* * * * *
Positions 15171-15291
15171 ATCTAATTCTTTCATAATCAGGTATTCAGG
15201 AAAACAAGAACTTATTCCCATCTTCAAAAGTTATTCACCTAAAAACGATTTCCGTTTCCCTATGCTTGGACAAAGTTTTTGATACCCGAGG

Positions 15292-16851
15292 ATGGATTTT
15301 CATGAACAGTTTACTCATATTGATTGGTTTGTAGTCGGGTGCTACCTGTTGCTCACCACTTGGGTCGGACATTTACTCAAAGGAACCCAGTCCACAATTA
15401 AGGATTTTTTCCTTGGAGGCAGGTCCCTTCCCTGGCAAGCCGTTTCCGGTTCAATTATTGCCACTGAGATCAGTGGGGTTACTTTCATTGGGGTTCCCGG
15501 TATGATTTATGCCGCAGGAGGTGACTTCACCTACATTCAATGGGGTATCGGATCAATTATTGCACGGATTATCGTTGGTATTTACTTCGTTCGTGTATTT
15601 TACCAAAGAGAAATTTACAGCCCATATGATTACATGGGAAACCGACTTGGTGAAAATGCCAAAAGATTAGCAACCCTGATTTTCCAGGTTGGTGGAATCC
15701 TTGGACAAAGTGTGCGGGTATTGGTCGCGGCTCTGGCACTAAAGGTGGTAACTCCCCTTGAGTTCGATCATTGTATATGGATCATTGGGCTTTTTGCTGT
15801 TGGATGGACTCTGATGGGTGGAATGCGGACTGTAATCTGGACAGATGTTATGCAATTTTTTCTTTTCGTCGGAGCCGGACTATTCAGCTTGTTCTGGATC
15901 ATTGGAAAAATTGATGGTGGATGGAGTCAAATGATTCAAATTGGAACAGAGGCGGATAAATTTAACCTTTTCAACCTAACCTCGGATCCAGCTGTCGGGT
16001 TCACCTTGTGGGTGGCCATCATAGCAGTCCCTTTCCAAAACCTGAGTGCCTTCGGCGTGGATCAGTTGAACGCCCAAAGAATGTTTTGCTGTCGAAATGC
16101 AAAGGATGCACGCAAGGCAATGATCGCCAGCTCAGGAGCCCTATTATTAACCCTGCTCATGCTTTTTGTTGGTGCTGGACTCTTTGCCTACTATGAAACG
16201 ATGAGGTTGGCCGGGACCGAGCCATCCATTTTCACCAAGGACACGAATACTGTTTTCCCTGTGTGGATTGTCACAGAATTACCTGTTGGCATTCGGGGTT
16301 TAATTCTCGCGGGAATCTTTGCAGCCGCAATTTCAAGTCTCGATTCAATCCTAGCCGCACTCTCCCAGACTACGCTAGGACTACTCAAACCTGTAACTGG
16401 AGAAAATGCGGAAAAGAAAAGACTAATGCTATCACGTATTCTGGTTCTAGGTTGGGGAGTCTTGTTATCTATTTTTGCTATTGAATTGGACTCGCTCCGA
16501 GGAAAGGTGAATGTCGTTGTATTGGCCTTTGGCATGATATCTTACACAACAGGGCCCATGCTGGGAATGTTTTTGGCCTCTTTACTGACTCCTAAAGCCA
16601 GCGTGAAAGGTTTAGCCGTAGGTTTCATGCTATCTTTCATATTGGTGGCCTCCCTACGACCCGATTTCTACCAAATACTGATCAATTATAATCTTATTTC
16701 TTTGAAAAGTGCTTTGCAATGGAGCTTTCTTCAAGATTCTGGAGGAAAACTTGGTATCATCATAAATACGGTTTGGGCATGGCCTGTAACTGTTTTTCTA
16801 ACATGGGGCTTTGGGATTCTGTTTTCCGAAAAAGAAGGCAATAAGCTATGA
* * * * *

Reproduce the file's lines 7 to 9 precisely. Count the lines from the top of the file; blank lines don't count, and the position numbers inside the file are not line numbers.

15401 AGGATTTTTTCCTTGGAGGCAGGTCCCTTCCCTGGCAAGCCGTTTCCGGTTCAATTATTGCCACTGAGATCAGTGGGGTTACTTTCATTGGGGTTCCCGG
15501 TATGATTTATGCCGCAGGAGGTGACTTCACCTACATTCAATGGGGTATCGGATCAATTATTGCACGGATTATCGTTGGTATTTACTTCGTTCGTGTATTT
15601 TACCAAAGAGAAATTTACAGCCCATATGATTACATGGGAAACCGACTTGGTGAAAATGCCAAAAGATTAGCAACCCTGATTTTCCAGGTTGGTGGAATCC